• View: 4109
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The last fifty years have witnessed the growing pervasiveness of the figure of the map in critical, theoretical, and fictional discourse. References to mapping and cartography are endemic in poststructuralist theory, and, similarly, geographically and culturally diverse authors of twentieth-century fiction seem fixated upon mapping. While the map metaphor has been employed for centuries to highlight issues of textual representation and epistemology, the map metaphor itself has undergone a transformation in the postmodern era. This metamorphosis draws together poststructuralist conceptualizations of epistemology, textuality, cartography, and metaphor, and signals a shift away from modernist preoccupations with temporality and objectivity to a postmodern pragmatics of spatiality and subjectivity. Cartographic Strategies of Postmodernity charts this metamorphosis of cartographic metaphor, and argues that the ongoing reworking of the map metaphor renders it a formative and performative metaphor of postmodernity.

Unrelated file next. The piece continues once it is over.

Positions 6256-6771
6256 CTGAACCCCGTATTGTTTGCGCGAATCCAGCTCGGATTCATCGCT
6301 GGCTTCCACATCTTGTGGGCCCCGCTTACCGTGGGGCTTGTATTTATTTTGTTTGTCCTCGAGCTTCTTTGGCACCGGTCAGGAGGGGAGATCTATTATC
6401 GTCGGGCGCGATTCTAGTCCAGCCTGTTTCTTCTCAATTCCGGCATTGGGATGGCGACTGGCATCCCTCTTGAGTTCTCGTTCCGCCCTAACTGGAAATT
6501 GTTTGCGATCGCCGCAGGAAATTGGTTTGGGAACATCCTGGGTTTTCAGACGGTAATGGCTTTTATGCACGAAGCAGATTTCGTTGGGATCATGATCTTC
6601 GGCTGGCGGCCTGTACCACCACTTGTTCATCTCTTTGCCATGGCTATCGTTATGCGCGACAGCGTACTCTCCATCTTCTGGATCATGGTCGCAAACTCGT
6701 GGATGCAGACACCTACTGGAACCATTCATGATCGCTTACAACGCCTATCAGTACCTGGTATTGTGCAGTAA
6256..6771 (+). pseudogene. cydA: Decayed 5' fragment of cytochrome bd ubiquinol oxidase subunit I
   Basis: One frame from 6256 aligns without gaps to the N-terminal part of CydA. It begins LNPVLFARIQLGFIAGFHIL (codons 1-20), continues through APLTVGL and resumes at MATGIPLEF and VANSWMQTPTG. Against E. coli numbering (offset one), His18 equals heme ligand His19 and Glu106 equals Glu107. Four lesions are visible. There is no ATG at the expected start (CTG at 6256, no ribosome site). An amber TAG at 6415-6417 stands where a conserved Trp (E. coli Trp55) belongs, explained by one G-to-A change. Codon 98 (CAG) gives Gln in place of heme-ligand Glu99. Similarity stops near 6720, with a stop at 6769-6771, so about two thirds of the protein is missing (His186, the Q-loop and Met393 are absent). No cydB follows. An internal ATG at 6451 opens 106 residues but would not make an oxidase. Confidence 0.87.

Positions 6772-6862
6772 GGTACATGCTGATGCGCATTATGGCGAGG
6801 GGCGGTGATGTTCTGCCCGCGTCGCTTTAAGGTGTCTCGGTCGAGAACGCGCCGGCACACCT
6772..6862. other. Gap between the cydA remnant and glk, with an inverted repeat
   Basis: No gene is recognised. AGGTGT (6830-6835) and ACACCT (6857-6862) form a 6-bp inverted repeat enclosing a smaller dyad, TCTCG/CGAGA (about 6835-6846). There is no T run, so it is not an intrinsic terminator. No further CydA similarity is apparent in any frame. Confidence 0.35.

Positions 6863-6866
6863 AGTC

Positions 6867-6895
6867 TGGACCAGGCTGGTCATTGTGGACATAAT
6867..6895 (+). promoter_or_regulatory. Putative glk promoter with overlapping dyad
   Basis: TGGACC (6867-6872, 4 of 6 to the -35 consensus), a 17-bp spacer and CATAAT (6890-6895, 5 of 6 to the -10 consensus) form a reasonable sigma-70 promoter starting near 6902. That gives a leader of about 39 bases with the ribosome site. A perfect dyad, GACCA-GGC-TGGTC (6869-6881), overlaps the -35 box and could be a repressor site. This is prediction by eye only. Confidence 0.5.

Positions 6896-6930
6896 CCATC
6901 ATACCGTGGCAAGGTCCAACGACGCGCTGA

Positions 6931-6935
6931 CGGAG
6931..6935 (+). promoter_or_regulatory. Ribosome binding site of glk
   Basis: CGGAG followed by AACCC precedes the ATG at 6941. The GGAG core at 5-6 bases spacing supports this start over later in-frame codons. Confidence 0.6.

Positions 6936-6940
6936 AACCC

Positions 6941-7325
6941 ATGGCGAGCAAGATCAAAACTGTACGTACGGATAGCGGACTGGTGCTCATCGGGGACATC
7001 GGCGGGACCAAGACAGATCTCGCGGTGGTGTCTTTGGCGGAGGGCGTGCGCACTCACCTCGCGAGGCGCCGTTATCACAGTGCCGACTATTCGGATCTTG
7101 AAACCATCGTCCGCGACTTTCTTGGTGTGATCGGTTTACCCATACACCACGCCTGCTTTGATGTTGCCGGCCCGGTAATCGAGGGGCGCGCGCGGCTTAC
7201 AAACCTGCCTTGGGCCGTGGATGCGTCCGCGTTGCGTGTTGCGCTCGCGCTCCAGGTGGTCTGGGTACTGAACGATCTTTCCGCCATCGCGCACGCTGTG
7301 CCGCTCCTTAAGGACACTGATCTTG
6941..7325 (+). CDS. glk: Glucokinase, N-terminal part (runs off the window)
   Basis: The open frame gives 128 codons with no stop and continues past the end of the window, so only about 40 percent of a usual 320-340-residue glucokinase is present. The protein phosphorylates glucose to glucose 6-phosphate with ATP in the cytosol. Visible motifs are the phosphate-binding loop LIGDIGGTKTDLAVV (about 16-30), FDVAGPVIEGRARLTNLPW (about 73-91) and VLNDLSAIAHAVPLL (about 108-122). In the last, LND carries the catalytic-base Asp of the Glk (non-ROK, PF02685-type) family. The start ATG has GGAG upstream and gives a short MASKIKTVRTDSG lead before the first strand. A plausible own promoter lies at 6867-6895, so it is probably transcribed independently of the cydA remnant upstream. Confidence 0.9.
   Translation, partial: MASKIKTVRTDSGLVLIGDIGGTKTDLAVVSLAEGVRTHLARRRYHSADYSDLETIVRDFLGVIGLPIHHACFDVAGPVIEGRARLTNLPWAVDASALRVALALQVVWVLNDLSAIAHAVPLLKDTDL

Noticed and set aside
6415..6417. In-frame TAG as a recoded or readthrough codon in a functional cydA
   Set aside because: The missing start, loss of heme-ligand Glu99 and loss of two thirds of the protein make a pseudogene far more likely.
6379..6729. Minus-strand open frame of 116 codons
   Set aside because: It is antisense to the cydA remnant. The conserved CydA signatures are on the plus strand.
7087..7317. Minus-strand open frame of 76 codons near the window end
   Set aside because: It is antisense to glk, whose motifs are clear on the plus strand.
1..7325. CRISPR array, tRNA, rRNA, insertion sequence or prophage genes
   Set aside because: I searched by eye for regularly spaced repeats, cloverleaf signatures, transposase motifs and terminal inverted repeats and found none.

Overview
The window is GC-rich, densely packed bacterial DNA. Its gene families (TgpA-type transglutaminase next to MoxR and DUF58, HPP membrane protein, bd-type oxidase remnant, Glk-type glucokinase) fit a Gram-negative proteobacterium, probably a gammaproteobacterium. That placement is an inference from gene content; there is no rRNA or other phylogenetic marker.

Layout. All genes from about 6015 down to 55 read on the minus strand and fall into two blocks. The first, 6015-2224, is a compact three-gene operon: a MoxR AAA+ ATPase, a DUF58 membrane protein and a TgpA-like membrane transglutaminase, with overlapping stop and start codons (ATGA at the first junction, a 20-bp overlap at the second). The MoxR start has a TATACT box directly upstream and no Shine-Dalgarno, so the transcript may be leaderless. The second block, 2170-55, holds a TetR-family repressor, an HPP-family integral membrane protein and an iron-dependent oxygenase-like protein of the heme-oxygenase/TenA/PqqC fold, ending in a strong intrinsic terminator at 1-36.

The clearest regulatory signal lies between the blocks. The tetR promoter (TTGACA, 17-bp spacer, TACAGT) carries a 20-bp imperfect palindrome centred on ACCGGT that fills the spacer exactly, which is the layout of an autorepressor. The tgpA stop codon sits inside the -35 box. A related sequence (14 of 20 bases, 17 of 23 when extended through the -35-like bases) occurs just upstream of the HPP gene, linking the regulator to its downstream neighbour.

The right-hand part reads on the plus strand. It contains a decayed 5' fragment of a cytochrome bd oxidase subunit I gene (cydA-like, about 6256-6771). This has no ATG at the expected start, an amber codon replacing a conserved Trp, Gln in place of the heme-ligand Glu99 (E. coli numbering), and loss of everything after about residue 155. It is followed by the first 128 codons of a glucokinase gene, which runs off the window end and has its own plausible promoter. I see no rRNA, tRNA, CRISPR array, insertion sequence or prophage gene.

The Northern Keep

The Northern Keep

  • Author: WILLIAM PRICE JR.
  • Publisher: Xlibris Corporation
  • ISBN: 1465325948
  • Category: Fiction
  • Page: 516
  • View: 9251
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Killing the Moonlight

Killing the Moonlight

Modernism in Venice

  • Author: Jennifer Scappettone
  • Publisher: Columbia University Press
  • ISBN: 0231537743
  • Category: Literary Criticism
  • Page: 472
  • View: 6783